CAT6 Speed compared to CAT5e

CAT6 cables enable speeds up to 10GBASE-T or 10-Gigabit Ethernet since they operate at up to 250 MHz, which is more than twice as fast as CAT5e cables (100 MHz), whereas CAT5e cables can only support 1GBASE-T or 1-Gigabit Ethernet.


CAT6 Crosstalk versus CAT5e

Twisted pair cables are what CAT5e and CAT6 are. In both cases, the cables typically have 4 twisted pairs (8 wires) of copper wires. Of the past, the four twisted pairs in CAT6 were typically segregated by nylon spline wiring to achieve the 250 MHz performance. This made the cable stiff. Modern CAT6 cables are more flexible and employ additional noise-cancelling techniques.


CAT6 has stricter requirements for crosstalk and system noise, regardless of the usage of a spline. Compared to CAT5e, CAT6 not only offers much less interference or Near-End Crosstalk (NEXT) in the transmission, but it also enhances Return Loss (RL), Equal-Level Far-End Crosstalk (ELFEXT), and Insertion Loss (IL). Higher data transfer rates, reduced system noise, and fewer errors are the end results.


CAT6 Maximum Length compared. CAT5e

Each network segment can be as long as 100 m using CAT5e or CAT6. Beyond this length, the maximum speeds will never be reached. This may lead to a connection that is sluggish, unstable, or even unreliable. The signal can be boosted via repeaters or switches if it has to traverse distances greater than 100 metres.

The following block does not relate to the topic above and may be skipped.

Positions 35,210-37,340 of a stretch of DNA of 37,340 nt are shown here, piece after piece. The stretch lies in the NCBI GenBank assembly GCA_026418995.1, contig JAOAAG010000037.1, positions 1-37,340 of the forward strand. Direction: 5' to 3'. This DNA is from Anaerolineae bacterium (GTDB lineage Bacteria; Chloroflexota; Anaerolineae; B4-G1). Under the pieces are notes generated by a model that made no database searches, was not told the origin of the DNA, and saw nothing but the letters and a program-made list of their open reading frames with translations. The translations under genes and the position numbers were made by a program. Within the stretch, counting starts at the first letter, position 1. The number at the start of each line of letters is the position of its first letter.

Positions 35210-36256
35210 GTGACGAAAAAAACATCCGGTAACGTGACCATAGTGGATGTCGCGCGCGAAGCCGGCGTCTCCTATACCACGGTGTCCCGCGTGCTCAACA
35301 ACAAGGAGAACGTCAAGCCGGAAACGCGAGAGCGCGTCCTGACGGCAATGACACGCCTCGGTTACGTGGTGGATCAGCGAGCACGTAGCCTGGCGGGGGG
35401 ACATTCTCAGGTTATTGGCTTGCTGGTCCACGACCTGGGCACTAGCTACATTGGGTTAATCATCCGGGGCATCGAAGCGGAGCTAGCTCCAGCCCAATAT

The maximum length of a CAT6 cable drops to 55 m when utilised for 10GBASE-T. The rate reduces to 1GBASE-T beyond this distance. Use of CAT6A, also known as Augmented Category 6 cable, is advocated if 10GBASE-T needs to be sent throughout the entire 100 m.


Visual Differences Between CAT5e and CAT6

Frequently, the cable’s category is printed there. CAT6 cables are frequently thicker than CAT5e cables since they employ thicker copper wires, but if they don’t you won’t be able to tell the cable type by colour or RJ45 connector.

CAT-5 Cable vs CAT-6 Cable


Visual Difference Between CAT5e and CAT6

Costs of CAT5e and CAT6